I completely second this. However really the thing that needs a bigger examination is why you feel the need to have such a high cash stash? Once you have done as other posters have said and estimated your yearly expenses you should for sure drop this amount down to AT MOST one year of expenses on hand. The rest should be deployed in some money to increase you and your wife's net worth and make the money work for you.

AZDuke06

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Re: Young family in the Southwest - How are we doing?
« Reply #17 on: November 15, 2019, 10:38:20 AM »
The driving factor behind keeping the cash on hand in the short term is we are thinking of moving up in house and having enough for a large down payment without needing to have our current home sold is a big benefit when searching for a home.  Takes away the contingency of getting our home sold first before entering into contract.  That being said, that benefit may not be worth what I'm losing out on.  That cash pile has grown substantially in the past 1.5-2 years, so it hasn't been sitting there for 10-12 years, but I'll admit its not working for me at all right now.  I've been paying for the flexibility to jump when an opportunity presents itself.  I also could consider a mortgage recast if I invest the money and have less to put down up front, recasting after selling the current home.

Taking all recent commentary into consideration, I'm thinking of something along these lines in the short term...I'm leaning towards not paying down the mortgage in full, but instead drawing down on the 170k over time.  First off, continue maxing out my 401k and HSA.  Secondly, ensure my wife is maxing her Roth 401k at work, which we foolishly hadn't been doing yet, though it was close.  Additionally, open up two new Roth IRAs and get 22k in them in immediately (Dec + Jan) in the form of our '19 and '20 contributions.  In addition to that, open up a new online brokerage account and dump money into some long term growth funds.  I'm thinking invest the excess cash into the brokerage in intervals over the next 2 years or so, given that stocks seem relatively expensive right now.  I understand timing the market is a fool's errand, but does this make more sense than to invest say 100-120k all at once?  I think I'd like a liquid fund of about 40k at the end of the day, so this would give me about 100k to strategize around aside from the roth IRA contributions for this year and next.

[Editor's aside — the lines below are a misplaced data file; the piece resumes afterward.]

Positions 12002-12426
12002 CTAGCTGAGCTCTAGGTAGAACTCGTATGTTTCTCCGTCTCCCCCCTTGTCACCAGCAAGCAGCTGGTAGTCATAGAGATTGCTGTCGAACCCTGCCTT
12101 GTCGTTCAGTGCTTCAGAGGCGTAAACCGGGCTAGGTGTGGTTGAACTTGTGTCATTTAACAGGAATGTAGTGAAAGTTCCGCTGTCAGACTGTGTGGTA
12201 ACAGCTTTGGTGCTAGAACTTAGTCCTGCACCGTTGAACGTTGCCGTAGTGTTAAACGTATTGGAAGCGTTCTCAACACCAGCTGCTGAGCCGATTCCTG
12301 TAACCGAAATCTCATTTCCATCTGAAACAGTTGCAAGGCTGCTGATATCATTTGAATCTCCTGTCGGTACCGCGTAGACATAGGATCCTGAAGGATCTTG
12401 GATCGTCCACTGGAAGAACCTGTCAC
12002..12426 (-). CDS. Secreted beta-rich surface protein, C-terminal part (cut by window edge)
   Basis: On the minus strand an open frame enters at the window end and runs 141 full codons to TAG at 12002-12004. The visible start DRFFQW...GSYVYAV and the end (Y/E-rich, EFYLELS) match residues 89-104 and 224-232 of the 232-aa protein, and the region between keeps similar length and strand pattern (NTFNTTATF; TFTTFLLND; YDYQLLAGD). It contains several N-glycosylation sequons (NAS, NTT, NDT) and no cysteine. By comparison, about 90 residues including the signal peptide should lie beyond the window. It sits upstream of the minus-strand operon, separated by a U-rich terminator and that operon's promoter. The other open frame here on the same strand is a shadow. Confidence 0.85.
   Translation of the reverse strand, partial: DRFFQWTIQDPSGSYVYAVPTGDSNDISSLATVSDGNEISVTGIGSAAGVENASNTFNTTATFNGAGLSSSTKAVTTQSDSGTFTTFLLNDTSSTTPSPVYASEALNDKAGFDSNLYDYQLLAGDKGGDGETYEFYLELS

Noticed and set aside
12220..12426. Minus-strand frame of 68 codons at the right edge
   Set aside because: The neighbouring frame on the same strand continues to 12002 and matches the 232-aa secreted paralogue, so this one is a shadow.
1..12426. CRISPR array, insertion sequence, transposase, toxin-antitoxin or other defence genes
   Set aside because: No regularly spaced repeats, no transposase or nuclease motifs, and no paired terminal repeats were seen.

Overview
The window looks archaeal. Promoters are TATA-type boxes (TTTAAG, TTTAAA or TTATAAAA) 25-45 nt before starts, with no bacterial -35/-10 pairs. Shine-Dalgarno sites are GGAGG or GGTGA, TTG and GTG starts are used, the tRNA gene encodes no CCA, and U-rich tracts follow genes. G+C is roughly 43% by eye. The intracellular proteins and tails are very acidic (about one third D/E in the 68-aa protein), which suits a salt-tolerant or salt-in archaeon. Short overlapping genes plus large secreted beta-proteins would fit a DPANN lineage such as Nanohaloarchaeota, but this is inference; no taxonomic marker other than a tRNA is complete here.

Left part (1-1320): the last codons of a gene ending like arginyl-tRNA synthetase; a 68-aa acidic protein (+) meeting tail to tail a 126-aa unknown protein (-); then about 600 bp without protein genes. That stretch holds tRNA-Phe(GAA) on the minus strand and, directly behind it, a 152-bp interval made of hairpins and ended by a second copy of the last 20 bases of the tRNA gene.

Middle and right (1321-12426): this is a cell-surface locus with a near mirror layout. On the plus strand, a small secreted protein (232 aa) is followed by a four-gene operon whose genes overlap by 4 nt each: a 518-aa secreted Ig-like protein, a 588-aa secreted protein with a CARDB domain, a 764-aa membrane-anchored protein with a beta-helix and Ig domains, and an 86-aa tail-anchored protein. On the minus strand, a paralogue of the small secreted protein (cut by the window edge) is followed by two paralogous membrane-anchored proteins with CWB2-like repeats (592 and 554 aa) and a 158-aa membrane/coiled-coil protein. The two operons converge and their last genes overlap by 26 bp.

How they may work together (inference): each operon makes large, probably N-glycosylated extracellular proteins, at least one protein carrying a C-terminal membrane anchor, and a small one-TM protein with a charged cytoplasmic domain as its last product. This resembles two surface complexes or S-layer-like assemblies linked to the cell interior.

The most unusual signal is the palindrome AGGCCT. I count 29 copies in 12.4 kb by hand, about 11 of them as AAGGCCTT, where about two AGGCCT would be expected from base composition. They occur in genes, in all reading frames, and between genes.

former player

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Re: Young family in the Southwest - How are we doing?
« Reply #18 on: November 15, 2019, 02:42:22 PM »
A lot of really great perspectives and advice here.  Thanks to everyone who has commented.


former player - I'm not quite sure what you're getting at in regards to the water supply vs. population growth in the PHX area?  How would this play a part in my thinking in regards to investment, aside from anything other than maybe real estate strategy?  It strikes me as overly conservative to plan for a water shortage that will tank the equity in my home or other investments.  As far as I have researched, the Central Arizona Project and the Salt River project are two institutions in place to ensure plenty of water to handle population growth in the valley for many decades to come.  All that said, certainly would interested in hearing you expand on this...

I just googled, looking for terms like "climate change" and "water supply".  I then looked for stories from reputable sources, preferably scientific ones, which projected at least a decade into the future.

When you look at the statements of government and public sector organisations such as water supply companies, you need to remember that they are rarely thinking seriously beyond a few years into the future (ie the election cycle or length of time of appointments to the boards of public organisations) and that they have a consistent interest in projecting a positive future for their locality.

Taking all that into account, the problems for Phoenix in 30 years' time will be an increase over that time in extreme heat (a third of days over 100C) and problems with both ground water and river water supply which will be exacerbated by increasing population.

Your risk, of course, but compared to more environmentally sustainable locations your half million investment now may be more or less worthless in 15 or 20 years' time.